identity theft

frankieleon /

The Indiana Attorney General's office is making it easier for Hoosiers to freeze their credit this holiday season.

With the Thanksgiving holiday quickly approaching--and Black Friday after it--Hoosiers will be swiping cards at stores around the state and every swipe offers a chance for identity theft.

Indiana had more than one-thousand identity theft complaints this year, along with 400 reported data breaches.

Attorney General Greg Zoeller says a credit freeze is the easiest way to protect against what he sees as the danger of using anything but a credit card.

Daniel Hartwig /

It’s been more than a month since the personal information of 80 million Anthem insurance customers was compromised in a data breach.  Since then, people have been watching their credit information.

But it’s also tax season… and Indiana Public Broadcasting’s Stephanie Wiechmann reports that employees at Indiana universities -- many of whom are insured by Anthem -- say they’re rushing to file taxes before identity thieves file in their names.

Matthew Hurst /

The Indiana Department of Insurance says health insurance giant Anthem is doing everything it can to mitigate the effects of a recent data breach.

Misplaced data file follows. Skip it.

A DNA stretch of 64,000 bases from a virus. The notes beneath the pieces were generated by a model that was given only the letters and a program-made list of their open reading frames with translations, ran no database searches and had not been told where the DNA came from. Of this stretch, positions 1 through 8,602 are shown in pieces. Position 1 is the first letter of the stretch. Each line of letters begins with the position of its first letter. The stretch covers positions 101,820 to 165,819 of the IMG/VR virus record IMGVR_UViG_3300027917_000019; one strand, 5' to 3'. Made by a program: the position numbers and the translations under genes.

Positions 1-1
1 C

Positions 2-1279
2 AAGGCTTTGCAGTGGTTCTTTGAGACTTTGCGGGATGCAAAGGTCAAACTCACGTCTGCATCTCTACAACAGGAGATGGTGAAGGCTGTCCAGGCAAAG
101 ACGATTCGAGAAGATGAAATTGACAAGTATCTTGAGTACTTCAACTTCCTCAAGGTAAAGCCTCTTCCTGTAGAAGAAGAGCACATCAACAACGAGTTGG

Anthem announced late Wednesday night it had been the target of a cyber attack that left client and employee information at risk. 

Though the insurer says no medical information or credit card data had been stolen, hackers did gain access to personal information including names, birth dates, addresses, and social security numbers. 

Brandon Smith /

The Indiana attorney general is proposing legislation he says would close legal loopholes and better protect Hoosiers from data breaches and identity theft.

Attorney General Greg Zoeller says notable data breaches, such as those on Sony, Target and Home Depot, have consumers worried about ID theft, so he wants to bring some peace of mind to Hoosiers with legislation he’s pushing that would require companies that store consumer data to regularly review and delete that information.

David DeHoey / Flickr (

Indiana officials are investigating dozens of cases of identity theft and tax fraud perpetrated against doctors in the state. Since March, the Indiana State Medical Association has warned doctors their identities may have been compromised – prompting a flood of calls from physicians.

Spokeswoman Adele Lash says it’s unclear how the fraud may have started, but says billing statements are not necessarily the problem because they don’t contain information that’s sensitive enough.

Advice on avoiding scams

Nov 7, 2012

A representative from the Indiana attorney general’s office will be in Lafayette, giving tips on how to avoid being a victim of scams and identity theft.

Amy Wardlow works in the consumer protection division. She says everyone should be leery of email or phone solicitations for money, because you can’t see if the person or group is who they claim to be.

"If someone asks you to wire money - be very suspicious. Once you wire money to someone, it's untraceable. It can go anywhere in the world and very often, there's no way to get it back."